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Uh oh, traffic on your network has increased tremendously, causing it to run slower. It’s time to consider subnetting your network. While subnetting takes some planning and can be time consuming, it’s well worth the effort. Here are five subnetting benefits you should consider
1. Improve network performance and speed
A single broadcast packet sends out information that reaches every device connected to that network because each device has an entry point into the network. A large number of entry points, however, can negatively impact internetwork switching device performance, as well as your network’s overall performance.
Another issue with broadcast packets is that they can spam every device within a network, even devices that aren’t relevant to the task at hand, which can strain a network’s capacity and cause it to collapse.
But subnetting enables you to ensure that information remains in the subnetted network or broadcast domain, which allows other subnets to maximize their speed and effectiveness. Subnetting also divides your network’s broadcast domains, enabling you to better control traffic flow, thus increasing network performance!
A word of caution, though. You’re better off limiting traffic to a single subnet instead of letting it move from subnet to subnet. So, you should limit the number of devices on your subnet whenever possible, along with controlling the traffic flow between subnets. Doing this will improve your network’s speed and performance.
2. Reduce network congestion
Subnetting ensures that traffic destined for a device within a subnet stays in that subnet, which reduces congestion. Through strategic placement of subnets, you can help reduce your network’s load and more efficiently route traffic.
So, what happens to a large network with no subnets? Every computer would see broadcast packets from all the computers and servers on the network, resulting in the switches having to move all that traffic to the appropriate ports. This leads to increased congestion, reduced network performance, and slower response times.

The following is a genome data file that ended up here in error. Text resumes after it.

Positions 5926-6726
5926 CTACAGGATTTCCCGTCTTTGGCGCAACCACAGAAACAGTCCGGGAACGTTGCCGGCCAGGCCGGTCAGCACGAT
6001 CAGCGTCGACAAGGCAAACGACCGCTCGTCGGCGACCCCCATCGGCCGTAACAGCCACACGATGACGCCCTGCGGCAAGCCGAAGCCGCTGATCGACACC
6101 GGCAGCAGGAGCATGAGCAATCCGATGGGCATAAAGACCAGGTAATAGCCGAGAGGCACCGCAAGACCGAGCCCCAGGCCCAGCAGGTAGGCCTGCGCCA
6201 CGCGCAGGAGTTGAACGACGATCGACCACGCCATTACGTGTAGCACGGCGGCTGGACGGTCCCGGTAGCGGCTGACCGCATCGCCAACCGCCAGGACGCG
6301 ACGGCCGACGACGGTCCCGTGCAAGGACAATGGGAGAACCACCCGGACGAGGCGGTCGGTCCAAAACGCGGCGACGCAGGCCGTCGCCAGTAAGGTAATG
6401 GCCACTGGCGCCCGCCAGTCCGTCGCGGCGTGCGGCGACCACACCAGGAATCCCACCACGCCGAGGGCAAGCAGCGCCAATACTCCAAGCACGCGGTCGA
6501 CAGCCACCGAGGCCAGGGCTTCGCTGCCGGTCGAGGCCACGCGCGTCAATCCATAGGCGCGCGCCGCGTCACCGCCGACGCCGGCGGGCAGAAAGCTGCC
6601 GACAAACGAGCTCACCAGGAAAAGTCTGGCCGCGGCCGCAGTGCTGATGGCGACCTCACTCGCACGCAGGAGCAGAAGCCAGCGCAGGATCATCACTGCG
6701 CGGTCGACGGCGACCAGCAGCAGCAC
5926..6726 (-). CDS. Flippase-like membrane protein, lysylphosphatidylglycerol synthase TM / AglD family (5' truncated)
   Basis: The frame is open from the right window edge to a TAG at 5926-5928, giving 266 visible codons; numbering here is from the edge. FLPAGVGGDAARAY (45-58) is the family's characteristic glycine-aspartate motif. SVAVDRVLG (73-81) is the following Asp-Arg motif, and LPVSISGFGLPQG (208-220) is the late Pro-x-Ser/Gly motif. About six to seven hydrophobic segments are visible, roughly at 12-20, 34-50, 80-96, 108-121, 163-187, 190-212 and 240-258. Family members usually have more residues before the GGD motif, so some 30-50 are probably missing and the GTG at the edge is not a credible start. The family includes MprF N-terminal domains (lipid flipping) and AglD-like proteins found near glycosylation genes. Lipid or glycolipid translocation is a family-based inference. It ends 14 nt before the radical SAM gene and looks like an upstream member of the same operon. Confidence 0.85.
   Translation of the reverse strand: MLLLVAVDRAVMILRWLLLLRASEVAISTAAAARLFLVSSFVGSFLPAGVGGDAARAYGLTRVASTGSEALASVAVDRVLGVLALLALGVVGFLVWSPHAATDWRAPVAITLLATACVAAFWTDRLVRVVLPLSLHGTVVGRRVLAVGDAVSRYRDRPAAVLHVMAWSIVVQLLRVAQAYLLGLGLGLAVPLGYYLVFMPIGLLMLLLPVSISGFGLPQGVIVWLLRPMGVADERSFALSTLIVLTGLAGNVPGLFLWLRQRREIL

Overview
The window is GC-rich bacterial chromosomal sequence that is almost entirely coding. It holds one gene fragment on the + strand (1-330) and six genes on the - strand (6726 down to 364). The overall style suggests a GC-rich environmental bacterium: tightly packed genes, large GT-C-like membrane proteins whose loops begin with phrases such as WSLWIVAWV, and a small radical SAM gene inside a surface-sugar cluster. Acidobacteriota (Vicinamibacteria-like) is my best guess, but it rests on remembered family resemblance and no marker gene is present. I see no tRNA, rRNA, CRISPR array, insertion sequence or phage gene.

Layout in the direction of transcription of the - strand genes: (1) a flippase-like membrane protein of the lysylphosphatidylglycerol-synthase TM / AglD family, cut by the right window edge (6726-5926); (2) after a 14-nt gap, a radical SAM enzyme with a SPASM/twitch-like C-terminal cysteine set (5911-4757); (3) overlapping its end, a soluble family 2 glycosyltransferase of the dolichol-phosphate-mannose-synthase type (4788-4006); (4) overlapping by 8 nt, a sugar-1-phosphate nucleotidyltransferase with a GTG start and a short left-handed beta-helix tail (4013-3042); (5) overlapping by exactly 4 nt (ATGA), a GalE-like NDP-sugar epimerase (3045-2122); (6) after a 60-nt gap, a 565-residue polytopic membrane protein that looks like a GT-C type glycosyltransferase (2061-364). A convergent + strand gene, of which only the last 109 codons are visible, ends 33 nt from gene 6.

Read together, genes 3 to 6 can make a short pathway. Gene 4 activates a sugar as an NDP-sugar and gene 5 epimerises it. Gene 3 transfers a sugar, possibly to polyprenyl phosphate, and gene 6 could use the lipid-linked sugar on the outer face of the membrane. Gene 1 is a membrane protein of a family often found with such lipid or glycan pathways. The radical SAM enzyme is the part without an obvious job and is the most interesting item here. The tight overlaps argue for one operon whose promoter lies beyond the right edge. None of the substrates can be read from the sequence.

However, using a router to move traffic between subnets results in no broadcast traffic or any information that doesn’t need to be routed being moved to other subnets. Because the amount of traffic within each subnet is reduced, the speed of each subnet is increased, which eases network congestion.
3. Boost network security
You might be thinking, “What if a device in my network is comprised?” By splitting your network into subnets, you can control the flow of traffic using ACLs, QoS, or route-maps, enabling you to identify threats, close points of entry, and target your responses more easily.
You also can split your network using routers to connect subnets though the configuration of ACLs on the routers and switches. As a result, devices in a subnet are unable to access the entire network.
Another option is to limit access to resources on wireless clients, ensuring that valuable information isn’t easily accessible in remote locations.
4. Control network growth
When you're planning and designing a network, size is something that needs to be taken into consideration. One of the key benefits of subnetting is that it enables you to control the growth of your network.
You can use a popular host formula to determine the size of your network. Take the number of zeros in the mask of your subnet when converted to binary, take two to the power of that number, then minus two — and then you will have the number of possible hosts for that subnet mask. That was a bit of a doozy, so here’s a more in-depth explanation of the host formula.
Your next step is to figure out the expected growth of the network, which in most cases will be based heavily on the physical size of your building. For example, will the number of devices needed remain steady or could it eventually double? If so, you will need to adjust the equation for the host formula accordingly, in order to determine the proper IP address space for your network.
5. Ease administration
Are you a network admin? Then subnetting is a no-brainer because it can make your job a lot easier. By subnetting, you can create networks that have more logical host limits, as opposed to the limitations of IP addressing classes: Eight bits for Class A, 16 bits for Class B, and 24 bits for Class C. Think about it this way, if the internet was limited to only those three classes, every network would have only 254, 64,000, or 16 million IP addresses for host devices.
In the absence of subnets, networks with more than 254 devices need a Class B allocation, which can waste thousands of IP addresses. By subnetting, you can select the number of bits in your subnetwork, creating more realistic host limits.
Subnetting also is an effective way to keep tabs on the machines on your network, which in turn can help you determine which machines need attention should problems arise. So while they take careful planning and implementation, subnetted networks generally are easier to manage and troubleshoot.
Learn more about subnetting in this video with Keith Barker, a CBT Nuggets trainer.
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